“We are ambassadors, calling people to a right relationship with God through Christ. We have opinions on various issues, and even biblical positions on some of those issues. But we are not here primarily to debate healthcare reform or immigration policy. In the field of politics, there might be a space for rhetoric and characterizations, but this is not so in the Church.

“We aren’t here to bully people into our way of thinking with insincere speech. We offer Christ, mercy, love, peace, and truth. There is little to no room for these elements in American politics, and we must not be willing to leave them at the door because we want to join the fray. There is a Savior, and there is an enemy. And neither of these are named Hillary Clinton or Donald Trump. The person serving next to you in the usher team is not the spawn of Satan because he or she voted for the person you voted against.”

Well, where to start. No one in evangelical leadership is more political than Stetzer. No one uses verbal bullying and insincere speech more than Stetzer. He has made it an artform, but like most clever fellows, he is too-clever-by-half. He’s not as smart as he thinks he is.

What he means when he says that pushing political agendas shouldn’t be our focus is that we shouldn’t push conservative agendas. He and his friends were demure and weak when Obama was steamrolling the Constitution, among other things. But they were vocal when Trump’s improbable rise to power came into focus.

And Stetzer has absolutely pushed for soft immigration policies, using his platforms first at LifeWay and now at Wheaton’s Billy Graham Center to do that. He is big on “welcoming refugees.” Well, I say, Ed, invite them into your home for extended periods.

Stetzer also cultivates relationships with progressives and usually doesn’t resist the temptation to bash a conservative (and by conservative I mean someone who believes in Bible prophecy, or some other traditional evangelical view). Stetzer is very comfortable with the Rick Warren agenda that emphasizes groupthink and conformity to the Church-Growth model.

Next this week, Merritt tweeted an article from his Religion News Service colleague Emily McFarlan Miller titled “Evangelical Leaders Discussed Transgender Military Ban at the White House.” In introducing Miller’s article via Twitter, Merritt wrote: “Are Christian leaders to blame for Trump’s transgender military ban?”

This seems clear enough to me. Merritt, who presents himself as a tolerant, nice guy, in fact works 24/7 to paint conservative Christians as Other. Make no mistake: if we are watching Christian bakers be persecuted financially for refusing to bake cakes for “gay” weddings, the Merritts of the world are paving the way for real persecution in the next several years. We have only to look at the violence whipped up by the progressive Left among Millennials to see that Merritt’s language here is really about incitement.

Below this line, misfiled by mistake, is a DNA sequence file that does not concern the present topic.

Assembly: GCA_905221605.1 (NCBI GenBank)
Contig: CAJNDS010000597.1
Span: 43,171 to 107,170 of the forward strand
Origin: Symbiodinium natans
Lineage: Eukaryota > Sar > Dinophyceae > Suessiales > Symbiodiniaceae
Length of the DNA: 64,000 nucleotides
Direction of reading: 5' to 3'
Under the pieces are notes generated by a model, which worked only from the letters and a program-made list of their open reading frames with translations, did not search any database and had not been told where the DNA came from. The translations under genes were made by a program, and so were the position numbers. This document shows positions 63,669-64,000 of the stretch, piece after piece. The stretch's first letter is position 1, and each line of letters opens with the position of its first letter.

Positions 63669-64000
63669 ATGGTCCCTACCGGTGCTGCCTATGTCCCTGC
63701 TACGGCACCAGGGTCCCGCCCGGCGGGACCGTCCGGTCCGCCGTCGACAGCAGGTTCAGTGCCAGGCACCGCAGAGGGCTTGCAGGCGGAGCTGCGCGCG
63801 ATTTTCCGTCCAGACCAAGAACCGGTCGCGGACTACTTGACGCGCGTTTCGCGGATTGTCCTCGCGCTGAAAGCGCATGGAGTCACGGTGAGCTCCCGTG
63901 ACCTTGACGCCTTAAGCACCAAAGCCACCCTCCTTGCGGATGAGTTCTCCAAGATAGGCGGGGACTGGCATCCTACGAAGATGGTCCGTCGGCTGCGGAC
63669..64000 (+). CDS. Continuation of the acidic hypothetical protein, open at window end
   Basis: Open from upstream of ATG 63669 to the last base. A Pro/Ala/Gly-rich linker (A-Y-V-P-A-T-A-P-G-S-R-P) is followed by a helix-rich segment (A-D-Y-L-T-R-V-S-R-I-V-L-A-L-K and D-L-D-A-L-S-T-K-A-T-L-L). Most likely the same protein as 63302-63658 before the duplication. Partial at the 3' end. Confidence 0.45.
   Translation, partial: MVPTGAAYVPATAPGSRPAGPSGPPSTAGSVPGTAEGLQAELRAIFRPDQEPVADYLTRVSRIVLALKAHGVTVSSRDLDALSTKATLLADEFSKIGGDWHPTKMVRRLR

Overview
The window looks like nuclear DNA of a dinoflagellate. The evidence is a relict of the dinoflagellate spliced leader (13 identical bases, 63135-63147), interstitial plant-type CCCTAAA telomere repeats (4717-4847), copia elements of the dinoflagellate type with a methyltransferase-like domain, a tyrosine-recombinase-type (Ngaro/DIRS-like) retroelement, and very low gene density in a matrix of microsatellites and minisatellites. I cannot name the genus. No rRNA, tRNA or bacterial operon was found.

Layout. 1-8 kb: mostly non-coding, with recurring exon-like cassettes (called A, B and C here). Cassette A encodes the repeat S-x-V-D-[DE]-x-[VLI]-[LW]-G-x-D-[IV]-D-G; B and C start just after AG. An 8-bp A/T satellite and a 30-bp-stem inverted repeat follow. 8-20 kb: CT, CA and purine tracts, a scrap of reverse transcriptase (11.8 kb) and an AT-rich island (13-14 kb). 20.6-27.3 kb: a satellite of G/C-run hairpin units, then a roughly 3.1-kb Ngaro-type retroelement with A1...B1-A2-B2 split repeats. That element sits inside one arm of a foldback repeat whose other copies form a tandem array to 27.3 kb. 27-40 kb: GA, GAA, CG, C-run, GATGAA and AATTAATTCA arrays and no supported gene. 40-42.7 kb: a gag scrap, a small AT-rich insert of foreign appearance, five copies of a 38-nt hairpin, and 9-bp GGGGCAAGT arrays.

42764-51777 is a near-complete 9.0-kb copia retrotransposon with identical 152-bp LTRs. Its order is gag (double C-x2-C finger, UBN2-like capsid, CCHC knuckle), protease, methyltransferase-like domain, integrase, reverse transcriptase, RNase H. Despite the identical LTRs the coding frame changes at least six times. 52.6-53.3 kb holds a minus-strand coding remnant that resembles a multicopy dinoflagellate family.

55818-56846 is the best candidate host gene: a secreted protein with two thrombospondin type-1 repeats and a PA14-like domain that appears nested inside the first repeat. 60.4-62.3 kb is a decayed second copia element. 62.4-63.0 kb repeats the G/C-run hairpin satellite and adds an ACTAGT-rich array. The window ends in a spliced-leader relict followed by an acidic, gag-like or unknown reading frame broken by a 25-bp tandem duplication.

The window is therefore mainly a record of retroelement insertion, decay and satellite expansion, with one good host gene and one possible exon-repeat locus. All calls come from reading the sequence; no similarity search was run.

Interestingly, the photo used for Miller’s article in RNN shows SBC leader Ronnie Floyd standing behind Trump in the Oval Office. I wonder: does Floyd make the connection that the son of his good friend Dr. James Merritt is helping portray him as a dissenter who needs to be marked as Other because he won’t get onboard the Transgender Train?

Because that’s exactly what’s happening.

In the next several years, Christians who stand for traditional values will be targets of progressives who will absolutely not spare any measure in fighting us. Mark it down.

This is my conviction: the ineffectual strategies of traditional evangelical leaders in this country will fail in a spectacular way within the next few years.

What I mean specifically is that most of them are concerned first and foremost with keeping people in the seats because mega-church budgets are huge. This leads them to make a host of mistakes, among them networking with progressives. I’m convinced that if you read enough of Stetzer’s fawning tweets aimed at celebrities or progressives like Merritt, you will conclude that he wants to appear presentable or reasonable. In other words, let’s present a “kinder, gentler” evangelical.

I’m surprised he doesn’t understand that progressives view this as weakness and it adds to their contempt for evangelicals. But I digress.

A return to pure biblical preaching and teaching would return the Church Visible to health, but it wouldn’t pay the light bill in a cathedral-like warehouse mega-church.

That’s why evangelical leaders will continue to pursue policies that are harmful ultimately.

So we have this odd situation in which some evangelical leaders who are using pragmatic methods to “grow” their churches will fail just like those of us who stand on the Old Time Religion will lose. We are just going about it a different way.

Does this make sense?

Only a Triumphant Christ returning will solve our problems. This is why I have come to the conclusion it took me too long to arrive at: we are to occupy and hold on, feasting on the Word and worshipping our Savior, until He comes.

That is our mandate.

For me, I am filled with joy.